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2nd Dec 2021

EU Commission: This Covid wave will not hit economy as hard

  • Economy commissioner Paolo Gentiloni said new deficit and debt rules will have to be enforceable and realistic (Photo: European Commission)
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The new Covid-19 pandemic wave will not hit the EU economy the same way as it affected the bloc's member states this time last year, the EU Commission said on Wednesday (24 November).

"Our estimate is that the economic consequences will not be as serious as they have been last winter," economic commissioner Paolo Gentiloni told reporters, when presenting the executive's recommendations for EU countries.

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He said it is "not only because the economy is more adapted to infections, but because we have vaccines" - and a high rate of vaccination will help avoid a more serious economic impact.

Gentiloni however did warn that the service economy, which is more contact-intensive, will be the first to be affected - but added that member state governments should decide whether to keep them open or close them.

"Our only message is to take the situation very seriously but without thinking that the economic impact will be the same as one year ago," he said.

The EU's public health agency, the European Centre for Disease Prevention and Control (ECDC), warned in a report on Wednesday of high risks of a spike in deaths and hospitalisations in December and January, if measures were not introduced.

The World Health Organization meanshile said Covid-19 cases jumped by 11 percent in Europe in the last week, the only region in the world where the virus has continued to increase since mid-October.

Several member states, including Austria, Belgium, and the Netherlands, have already introduced more restrictive measures to curb the infection rate.

Back to prudence

The commission said Europe's economy is bouncing back from the recession.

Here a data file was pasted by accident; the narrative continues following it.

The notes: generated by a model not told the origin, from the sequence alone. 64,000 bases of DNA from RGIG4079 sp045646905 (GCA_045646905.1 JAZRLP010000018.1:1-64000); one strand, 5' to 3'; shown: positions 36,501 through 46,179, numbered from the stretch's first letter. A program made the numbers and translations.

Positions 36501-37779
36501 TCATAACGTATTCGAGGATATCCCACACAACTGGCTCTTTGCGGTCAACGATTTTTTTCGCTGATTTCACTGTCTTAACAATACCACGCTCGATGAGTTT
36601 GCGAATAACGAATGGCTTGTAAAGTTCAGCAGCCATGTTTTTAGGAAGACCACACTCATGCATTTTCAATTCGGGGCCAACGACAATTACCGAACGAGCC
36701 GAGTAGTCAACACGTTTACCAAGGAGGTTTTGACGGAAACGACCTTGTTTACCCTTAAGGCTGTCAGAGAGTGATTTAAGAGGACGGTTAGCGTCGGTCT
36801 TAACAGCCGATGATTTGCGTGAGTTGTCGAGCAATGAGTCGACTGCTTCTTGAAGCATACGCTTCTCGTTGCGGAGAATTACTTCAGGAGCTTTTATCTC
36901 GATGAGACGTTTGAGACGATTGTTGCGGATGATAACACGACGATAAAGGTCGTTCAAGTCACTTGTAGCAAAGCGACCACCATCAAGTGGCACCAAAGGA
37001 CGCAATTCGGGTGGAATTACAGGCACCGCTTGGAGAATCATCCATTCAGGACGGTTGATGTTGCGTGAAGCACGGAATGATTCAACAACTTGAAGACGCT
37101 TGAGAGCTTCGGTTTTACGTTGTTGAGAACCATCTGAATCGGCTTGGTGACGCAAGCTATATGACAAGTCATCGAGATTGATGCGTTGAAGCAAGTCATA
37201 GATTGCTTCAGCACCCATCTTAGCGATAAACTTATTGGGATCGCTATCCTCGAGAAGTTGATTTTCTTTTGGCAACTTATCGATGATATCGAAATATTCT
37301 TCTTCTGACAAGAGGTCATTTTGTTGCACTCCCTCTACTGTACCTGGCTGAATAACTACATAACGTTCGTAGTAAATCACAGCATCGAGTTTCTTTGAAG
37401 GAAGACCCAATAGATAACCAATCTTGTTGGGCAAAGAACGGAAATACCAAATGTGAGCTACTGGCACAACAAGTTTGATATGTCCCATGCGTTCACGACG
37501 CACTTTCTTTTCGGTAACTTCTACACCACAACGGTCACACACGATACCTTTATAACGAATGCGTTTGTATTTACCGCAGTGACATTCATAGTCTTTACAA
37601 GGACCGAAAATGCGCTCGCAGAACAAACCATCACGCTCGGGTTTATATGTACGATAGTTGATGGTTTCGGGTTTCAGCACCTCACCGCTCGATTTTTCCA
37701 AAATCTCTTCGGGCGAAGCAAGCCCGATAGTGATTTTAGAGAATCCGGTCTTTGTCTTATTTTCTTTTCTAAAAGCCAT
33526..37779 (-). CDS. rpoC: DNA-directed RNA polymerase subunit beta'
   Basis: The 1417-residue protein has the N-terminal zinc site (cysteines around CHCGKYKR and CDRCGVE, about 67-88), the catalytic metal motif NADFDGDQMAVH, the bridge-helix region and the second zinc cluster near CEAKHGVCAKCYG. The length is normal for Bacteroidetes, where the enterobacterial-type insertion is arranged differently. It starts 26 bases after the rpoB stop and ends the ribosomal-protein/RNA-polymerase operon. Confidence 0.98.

However, it added, that there are several risks such as high energy prices, inflation (both of which the EU executive estimates to soften next year) and supply-chain bottlenecks.

In its assessment of national budgets of member states, the commission warned that countries with high debt levels, such as Belgium, France, Greece, Italy, Portugal and Spain, might lift current spending measures more than their potential growth rate.

The commission also urged Italy to rein in government spending growth, as the country's debt-to-GDP ratio is more than 150 percent.

The EU executive urged prime minister Mario Draghi's government to follow a "prudent" economic policy.

"We have to ensure a debt reduction path that is not in contradiction with growth," Gentiloni said - adding that Italy's economy is in "good shape".

The issue goes to the heart of the looming debate within the EU on the rewriting of the bloc's deficit rules in the wake of the financial crisis and the pandemic.

The debate could reignite a fierce disagreement between souther nand northern member states on debt sustainability and deficit.

The EU executive is expected to come up with concrete proposals only next year. The rules have been suspended in the wake of the pandemic so that governments can stimulate their economies.

"What we are discussing is exactly how we can build a consensus among member states to have realistic and enforceable common rules," Gentiloni said.

He suggested that even when the suspension of rules ends, ti will not be 'business-as-usual' anymore.

"It's not that we finish with the general escape clause and we simply go back to where we were and with consequences that everyone can guess," he said.

Despite mounting risks, the EU economy is projected to growth by five percent this year, and 4.3 percent next year.

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